Waffling on Elbrus Race 2014

Elbrus Race 2014 is being held the week of September 6-13, according to the itinerary posted below and HERE.

IX international (2014) Elbrus Race program :

Date Days Day’s program
06.09.2014 day 01 Flight arrival to Min Vody. Transfer to Baksan Valley, Azau station. Accommodation in the Hotel Elba.
07.09.2014 day 02 Acclimatization walking nearby. Accommodation in the Hotel Elba.
08.09.2014 day 03 Transfer to Azau lift station. The opening of the competition. Going up to refuge “Barrels” ~3710m. Night at refuge “Barrels”
09.09.2014 day04 Qualifying speed climb from Barrels hut to the Pastukov rocks, 4800 m.
10.09.2014 day 05
(full moon at 15:00 pm)
Relax day. Night at the refuge “Barrels”
11.09.2014 day 06 Speed Climb of Mt. Elbrus West 5642 m. “Classic” from hut Barrels (3710) & “Extreme” from Azau 2400m Descent from Barrels to the Valley
12.09.2014 day 07 spare day for the Race or Awards Ceremony at the morning & The farewell party at the evening
13.09.2014 day 08 Transfer to airport. Flight from Min Vody..

I was forming a team of 3 to go DETAILS but over the past year since the 2013 Race a lot of water has passed under the bridge. Some of us were really sick for quite some time. Some of us had endured injuries. Some of us had endured financial hardship. I myself was involved in legal finagling to extricate myself from a series of business partnerships and investments. That took up a great deal of stress and in spite of any other factors contributed greatly to a deficit in training hours.

In other words, I wasn’t able to train the way I had for the 2013 Race, in which I took 5th place. Sadly though, since it wasn’t all the way to the summit due to weather I wasn’t able to achieve my Seven Summits Quest goal with Elbrus, the highest mountain and highest volcano in Europe. After a lot of deliberation I sent an email to my friend in Russia asking if there were a trip in August that I could attach myself to so that I could share expenses at the Barrels (cook/food) and he sent an itinerary for me that seemed to fit in with my own plans so I agreed and sent the deposit. I received the Invitation and Voucher and not coincidentally I happened to be in Seattle where I could go in person to the Visa Center.

Myself, Kilian Jornet, and Todd Gilles at the opening ceremony for Elbrus Race 2013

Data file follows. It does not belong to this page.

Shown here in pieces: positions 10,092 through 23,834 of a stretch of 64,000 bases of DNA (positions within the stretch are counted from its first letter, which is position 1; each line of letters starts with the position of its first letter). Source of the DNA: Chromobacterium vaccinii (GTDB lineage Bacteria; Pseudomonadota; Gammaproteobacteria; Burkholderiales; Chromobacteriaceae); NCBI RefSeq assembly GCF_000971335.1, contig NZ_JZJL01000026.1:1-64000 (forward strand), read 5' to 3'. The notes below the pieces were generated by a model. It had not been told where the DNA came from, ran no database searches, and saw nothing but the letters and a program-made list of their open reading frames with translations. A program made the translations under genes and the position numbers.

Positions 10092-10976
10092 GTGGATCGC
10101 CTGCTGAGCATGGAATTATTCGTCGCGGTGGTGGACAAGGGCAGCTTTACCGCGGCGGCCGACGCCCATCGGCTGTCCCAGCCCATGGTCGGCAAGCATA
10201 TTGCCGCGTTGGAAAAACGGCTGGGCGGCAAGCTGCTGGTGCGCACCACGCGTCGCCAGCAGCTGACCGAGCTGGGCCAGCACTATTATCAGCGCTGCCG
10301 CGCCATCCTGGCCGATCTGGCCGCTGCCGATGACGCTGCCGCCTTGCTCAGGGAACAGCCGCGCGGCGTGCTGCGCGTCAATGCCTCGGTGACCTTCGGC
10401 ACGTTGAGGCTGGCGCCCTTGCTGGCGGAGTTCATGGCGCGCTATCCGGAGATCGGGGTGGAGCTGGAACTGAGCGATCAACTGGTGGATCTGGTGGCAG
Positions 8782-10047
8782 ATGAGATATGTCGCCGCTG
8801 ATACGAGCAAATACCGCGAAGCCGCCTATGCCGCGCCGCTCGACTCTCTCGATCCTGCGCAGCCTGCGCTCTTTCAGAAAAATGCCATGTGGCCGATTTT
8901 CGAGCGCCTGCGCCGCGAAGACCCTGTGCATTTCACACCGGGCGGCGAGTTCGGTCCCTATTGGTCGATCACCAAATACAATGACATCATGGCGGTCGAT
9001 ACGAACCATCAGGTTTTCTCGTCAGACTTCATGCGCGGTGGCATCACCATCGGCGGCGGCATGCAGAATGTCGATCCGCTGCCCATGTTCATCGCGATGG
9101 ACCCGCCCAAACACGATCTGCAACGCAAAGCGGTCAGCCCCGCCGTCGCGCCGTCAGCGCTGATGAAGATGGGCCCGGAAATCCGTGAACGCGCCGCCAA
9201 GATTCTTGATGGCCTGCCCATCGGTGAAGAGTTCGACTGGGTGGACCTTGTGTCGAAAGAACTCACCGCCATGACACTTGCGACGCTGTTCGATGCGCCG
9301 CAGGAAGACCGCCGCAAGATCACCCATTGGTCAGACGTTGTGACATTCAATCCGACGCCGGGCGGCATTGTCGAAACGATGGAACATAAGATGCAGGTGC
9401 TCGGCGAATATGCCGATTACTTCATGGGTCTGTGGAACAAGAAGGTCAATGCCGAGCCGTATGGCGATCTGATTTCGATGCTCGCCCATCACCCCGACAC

Myself, Kilian Jornet, and Todd Gilles at the opening ceremony for Elbrus Race 2013

At the Center I was informed that a technicality in the requirements for available Visa Pages in my Passport prevented my application from being processed. Thankfully it was not rejected, which would unnecessarily complicate future applications. I needed to get additional pages inserted into my Passport, which isn’t a very complicated process, but can take up to 6 weeks plus additional time for shipping back and forth both ways. They recommended Overnight mail, but in this county there really isn’t such a thing. Long complicated story. USPS won’t even deliver to most of the resort units even to full time residents.

STP - 13 year old rode with Puget Sound Mini 200 + miles
STP – 13 year old rode with Puget Sound Mini 200 + miles

In the middle of that process of course, I spent a week traveling to Utah and Seattle to drop off my 13 year old who would be riding in the Seattle to Portland 200+ mile cycling ride with his uncle. Immediately after returning home to Colorado I spent a week at the Boy Scout camp near Castle Rock Colorado as the Assistant Scoutmaster for my Frisco CO Boy Scouts. It rained a lot, and I was really happy that my son and I had done a lot of camping in a variety of conditions so that at least one of the boys had good morale during the week. Seriously though, it was great fun to help the boys earn a slew of merit badges, including the Wilderness Survival, which required them to spend a night out in a low impact shelter built on the spot.

BSA camp activity - dueling on the ropes near Castle Rock CO
BSA camp activity – dueling on the ropes near Castle Rock CO

To make things even more fun I had a house listed in Utah and it expired without being sold so am in the middle of dealing with the legal implications and handling the repairs necessary to list it again in a different price bracket so that we can appeal to a different market. That’s going to require several trips to Utah over the next month added to the other fun things I need to do. Full plate!